The Behavioural Design of Applying at SUE (2018)

How to apply for a job... at SUE or elsewhere?

Update: This is an revised version of a blogpost we wrote in 2016.

We get about 5 applications for jobs or internships per day. That’s a lot, but we read each and every one of them and you’ll always get a reply. We have been in the same spot as you are in and we know how it bad it feels to get a rejection letter or in some cases no answer at all.

The problem however, is that the process of shifting through emails, selecting people for a first conversation and eventually hiring someone is extremely flawed. It’s a lottery:

  • we have no idea who we reject,
  • we have no idea if the person we invite for coffee is good, bad, nervous or overconfident.
  • we also have no idea if we are victims of our own biases: do we think we have a good match because we like the person? Do we mistake confidence for competence? Or are we simply too desperate at that particular moment and just want a person to be the right one, neglecting all negative signs?

So for now the first hurdle you need to take, is to make it through the first “application overload” cut.

A couple of months ago we decided to send the reply you’ll find below, to everyone who is applying for a job or an internship at SUE to help them cross this first hurdle. The idea behind it is that someone who wants to work at SUE – an agency that is specialised in behavioural design – should at least prove his or her ability to persuade, seduce, convince and convert. Call it a simple shortcut.

Please read the tips below when you want to make a great first impression.

Dear x,

Thanks for your interest in SUE.

Agencies like ours get about 5 applications per day. It’s impossible for me to judge the potential fit with our agency based on a simple resume or a portfolio. I think every agency is facing the same problem.

There are a couple of ways for you to stand out from the competition and outsmart other applicants:

  • If possible: get introduced by someone well respected, preferably someone we know (Authority is an easy shortcut for us)
  • Be original in the way you apply, but please don’t do something lame like sending us a pizza or put billboards about yourself in front of our office (and never, ever ask for a coffee meetup).
  • Take a good look at the agency you’re applying for and try to tell that agency what you like about them and why you’re the only possible match for that agency. Tell us how you might be the missing link for us. Behavioural Design is all about learning to think outside-in instead of inside-out. Use that skill and apply it to sending an application letter.
  • Therefore: Study the people you are sending your application to. It’s not that hard to find these people or the agency founders on Twitter, LinkedIn and Google. Try to find out what they write about, what fascinates them and tap into that conversation.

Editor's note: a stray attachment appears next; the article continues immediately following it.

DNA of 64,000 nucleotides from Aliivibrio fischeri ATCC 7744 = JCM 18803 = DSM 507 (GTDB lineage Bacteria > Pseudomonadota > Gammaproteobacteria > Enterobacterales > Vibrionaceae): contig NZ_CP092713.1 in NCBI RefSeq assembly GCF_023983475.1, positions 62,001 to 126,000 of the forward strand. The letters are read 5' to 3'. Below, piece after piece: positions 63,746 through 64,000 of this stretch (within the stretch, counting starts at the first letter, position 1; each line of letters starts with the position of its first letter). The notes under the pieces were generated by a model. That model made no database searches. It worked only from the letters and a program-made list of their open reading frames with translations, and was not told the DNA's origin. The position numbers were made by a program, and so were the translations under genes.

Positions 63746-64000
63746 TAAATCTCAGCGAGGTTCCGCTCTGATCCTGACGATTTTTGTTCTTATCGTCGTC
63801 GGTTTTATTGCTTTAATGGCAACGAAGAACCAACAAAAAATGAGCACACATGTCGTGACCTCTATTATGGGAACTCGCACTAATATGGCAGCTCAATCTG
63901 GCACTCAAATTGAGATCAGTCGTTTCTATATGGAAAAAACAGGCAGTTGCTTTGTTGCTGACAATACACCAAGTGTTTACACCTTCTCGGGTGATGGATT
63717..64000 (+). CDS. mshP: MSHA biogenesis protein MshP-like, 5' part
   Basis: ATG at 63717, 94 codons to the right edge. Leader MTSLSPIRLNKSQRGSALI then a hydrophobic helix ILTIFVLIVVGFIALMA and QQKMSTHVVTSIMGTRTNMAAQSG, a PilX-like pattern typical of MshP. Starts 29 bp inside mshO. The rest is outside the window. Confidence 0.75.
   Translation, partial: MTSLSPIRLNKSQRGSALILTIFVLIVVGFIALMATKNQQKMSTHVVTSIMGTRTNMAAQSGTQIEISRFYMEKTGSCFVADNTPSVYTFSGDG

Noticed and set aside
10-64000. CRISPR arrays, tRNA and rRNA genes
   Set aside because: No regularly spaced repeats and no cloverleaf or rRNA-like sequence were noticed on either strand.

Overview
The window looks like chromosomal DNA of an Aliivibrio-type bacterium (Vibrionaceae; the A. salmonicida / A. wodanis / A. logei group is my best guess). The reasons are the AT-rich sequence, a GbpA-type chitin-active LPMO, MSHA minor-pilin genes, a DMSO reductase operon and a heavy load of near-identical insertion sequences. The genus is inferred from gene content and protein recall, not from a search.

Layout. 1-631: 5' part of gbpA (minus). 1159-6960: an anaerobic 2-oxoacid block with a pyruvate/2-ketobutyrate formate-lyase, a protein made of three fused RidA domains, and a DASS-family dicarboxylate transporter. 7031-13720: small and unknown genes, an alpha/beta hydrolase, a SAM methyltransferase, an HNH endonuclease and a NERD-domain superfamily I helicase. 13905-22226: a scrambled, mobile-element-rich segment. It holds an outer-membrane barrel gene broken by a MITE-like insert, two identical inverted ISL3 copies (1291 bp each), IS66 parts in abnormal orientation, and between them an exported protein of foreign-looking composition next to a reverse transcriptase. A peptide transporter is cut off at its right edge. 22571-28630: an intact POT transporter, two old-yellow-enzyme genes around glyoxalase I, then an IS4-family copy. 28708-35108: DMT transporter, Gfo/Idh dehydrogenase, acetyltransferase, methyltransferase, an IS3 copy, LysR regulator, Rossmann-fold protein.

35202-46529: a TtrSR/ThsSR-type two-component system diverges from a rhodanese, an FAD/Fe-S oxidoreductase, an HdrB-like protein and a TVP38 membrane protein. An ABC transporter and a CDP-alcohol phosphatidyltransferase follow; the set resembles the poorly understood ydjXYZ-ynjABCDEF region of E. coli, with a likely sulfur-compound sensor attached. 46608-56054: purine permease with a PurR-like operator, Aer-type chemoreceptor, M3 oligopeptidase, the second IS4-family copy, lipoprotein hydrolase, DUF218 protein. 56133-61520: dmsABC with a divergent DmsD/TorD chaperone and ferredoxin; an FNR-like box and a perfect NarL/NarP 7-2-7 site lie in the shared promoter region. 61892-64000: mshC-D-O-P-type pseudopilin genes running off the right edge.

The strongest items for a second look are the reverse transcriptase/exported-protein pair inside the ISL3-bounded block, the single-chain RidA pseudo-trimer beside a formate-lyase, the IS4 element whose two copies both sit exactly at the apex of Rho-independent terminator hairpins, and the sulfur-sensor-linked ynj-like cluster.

• There’s an interesting psychological principle called “signaling cost“. The more effort you put in crafting your communication, the more valuable it becomes. The signaling cost of an e-mail that was broadcasted to 10 agencies is low. The signaling cost of a hand-written love letter is high. High signaling cost is awesome.
  • Distinctiveness is also a really important shortcut. What’s that single thing that makes you stand out? If we would have read your letter, would we be able to describe you as “The guy/girl who….”. You don’t need to have an impressive resume to have at least one thing that makes you kinda interesting.
  • Behaviour never lies. We have seen people who are great at presenting themselves, but nevertheless oversold themselves. That’s why we’re always really curious about past behaviour: Did you display courageous behaviour in the past? Do you have evidence of the fact that you really can walk the talk? Again: This doesn’t limit itself to work experience. You can be awesome or interesting because you did some amazing things in your personal life.
  • And above all: Your first job is to be liked. That’s even more important than being known. You need to trigger curiosity.

An application is like professional flirting. It might take a little more effort to go from Awareness to Interest to Desire and Action. And this holds especially true if you want to work as a persuasion professional.

I hope this helps.

Kind regards,

Master the method and tools to change behaviour in our two-day masterclasses at the Behavioural Design Academy.
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Nah, I'd rather be unpersuasive

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You walk through life without caring if you ever have an impact.

You think persuasion is for perverts.

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